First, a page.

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O'Neill
11th December 2002, 22:32
I have read an interview with kuroda sensei and he keeps discussing "invisible" movements and Subtle movements, what would the japanese terms be for this kind of movement?> Thanks alot

Erin O'Neill

Daniel Lee
12th December 2002, 01:15
I've seen Kuroda-sensei refer to it as 'kieru ugoki' in his hiden magazine column.

O'Neill
12th December 2002, 23:38
Mr. Lee,

Can you translate that from Romaji to English for me? Take care.

Daniel Lee
13th December 2002, 02:23
'ugoki' is the noun form of the verb 'ugoku' (to move), while 'kieru' (to disappear) is the verb which modifies that noun :)

O'Neill
13th December 2002, 18:49
Thank you very much Mr. Lee

Erin O'Neill

O'Neill
13th December 2002, 19:06
I just came back from a seminar, and they covered kuzushi ittai or region of off balance (a rough translation). Does this sound right.
Or maybe I am mixing this up with point of off balance? Any idea?

Daniel Lee
13th December 2002, 23:02
Yes, you're right on the money about 'kuzushi' (break balance).

'ittai' (itsu 'one' + tai 'body'= ittai) in martial arts terms normally means 'whole body'. As a layman I haven't heard of this particular expression before - it might be style specific terminology. :)

O'Neill
14th December 2002, 17:21
They said that there is an alternate kanji that means region or zone.
Maybe that helps?

P Goldsbury
14th December 2002, 23:02
Originally posted by O'Neill
I have read an interview with kuroda sensei and he keeps discussing "invisible" movements and Subtle movements, what would the japanese terms be for this kind of movement?> Thanks alot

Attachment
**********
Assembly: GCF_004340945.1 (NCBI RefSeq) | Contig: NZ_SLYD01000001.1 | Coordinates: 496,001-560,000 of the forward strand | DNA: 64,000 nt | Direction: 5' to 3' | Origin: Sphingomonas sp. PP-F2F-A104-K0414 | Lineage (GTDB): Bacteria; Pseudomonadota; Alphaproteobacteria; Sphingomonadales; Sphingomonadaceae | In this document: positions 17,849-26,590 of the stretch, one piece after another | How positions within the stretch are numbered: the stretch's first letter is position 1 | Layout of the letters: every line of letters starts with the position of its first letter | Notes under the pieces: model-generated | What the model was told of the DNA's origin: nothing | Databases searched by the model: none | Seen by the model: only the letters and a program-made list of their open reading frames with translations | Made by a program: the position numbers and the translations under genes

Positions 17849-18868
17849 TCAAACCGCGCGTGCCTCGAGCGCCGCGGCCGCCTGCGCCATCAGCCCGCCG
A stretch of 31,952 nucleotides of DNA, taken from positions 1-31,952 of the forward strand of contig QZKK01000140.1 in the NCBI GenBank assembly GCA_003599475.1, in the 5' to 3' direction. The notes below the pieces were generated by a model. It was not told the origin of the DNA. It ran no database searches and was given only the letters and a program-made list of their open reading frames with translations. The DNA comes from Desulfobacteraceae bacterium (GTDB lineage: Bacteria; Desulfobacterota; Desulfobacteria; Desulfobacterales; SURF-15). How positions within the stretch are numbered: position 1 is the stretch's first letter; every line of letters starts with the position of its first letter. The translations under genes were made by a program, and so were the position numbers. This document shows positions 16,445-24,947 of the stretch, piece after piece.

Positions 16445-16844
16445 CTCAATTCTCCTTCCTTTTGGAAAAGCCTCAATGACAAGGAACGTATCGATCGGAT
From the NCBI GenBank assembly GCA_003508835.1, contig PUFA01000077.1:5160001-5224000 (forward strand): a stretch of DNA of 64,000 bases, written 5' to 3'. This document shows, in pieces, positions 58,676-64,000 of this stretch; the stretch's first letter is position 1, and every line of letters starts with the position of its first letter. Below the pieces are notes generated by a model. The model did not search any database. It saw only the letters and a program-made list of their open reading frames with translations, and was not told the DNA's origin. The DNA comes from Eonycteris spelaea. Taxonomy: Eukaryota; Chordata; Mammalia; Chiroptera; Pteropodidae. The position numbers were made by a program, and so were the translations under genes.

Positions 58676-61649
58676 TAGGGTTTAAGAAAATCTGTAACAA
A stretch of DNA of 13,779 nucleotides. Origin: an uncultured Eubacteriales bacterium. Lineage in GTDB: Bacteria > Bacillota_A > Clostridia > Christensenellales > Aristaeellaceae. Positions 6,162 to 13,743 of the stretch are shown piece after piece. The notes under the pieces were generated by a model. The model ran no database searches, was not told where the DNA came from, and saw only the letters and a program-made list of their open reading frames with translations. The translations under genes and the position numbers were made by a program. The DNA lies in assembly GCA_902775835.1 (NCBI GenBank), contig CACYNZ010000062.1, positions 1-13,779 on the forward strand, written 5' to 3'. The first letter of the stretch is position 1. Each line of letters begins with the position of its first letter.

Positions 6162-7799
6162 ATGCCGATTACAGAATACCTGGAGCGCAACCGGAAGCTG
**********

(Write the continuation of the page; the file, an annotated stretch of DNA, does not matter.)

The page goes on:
Erin O'Neill

Mr O'Neill,

My own reaction to this request is to ask for more information. Where was the interview? Was it a translation of an interview originally given in Japanese, with both generally available?

I ask because there is a huge range of possibilities with respect to the Japanese terms for 'invivible', 'subtle' and 'movement' and my experience with aikido is that 'movement' has a specialized meaning, not used in everyday Japanese.

For example, whereas 'kuzushi' has one character (), the meaning in ordinary Japanese is quite wide and there are at least six possibilities of how 'ittai' (with the initial character meaning 'one') can be written. The 'one body' compound has the meaning of being unified and the 'one region' compound is a geographical term.

Best regards,

O'Neill
16th December 2002, 15:53
They hinted (but didn't show) this region but said that it was an area that you lead uke to. A location in front or behind them, I was "guessing" that it was the same as the triangulation points taught in yanagi ryu. Maybe, who knows? They spoke of it but were'nt showing it.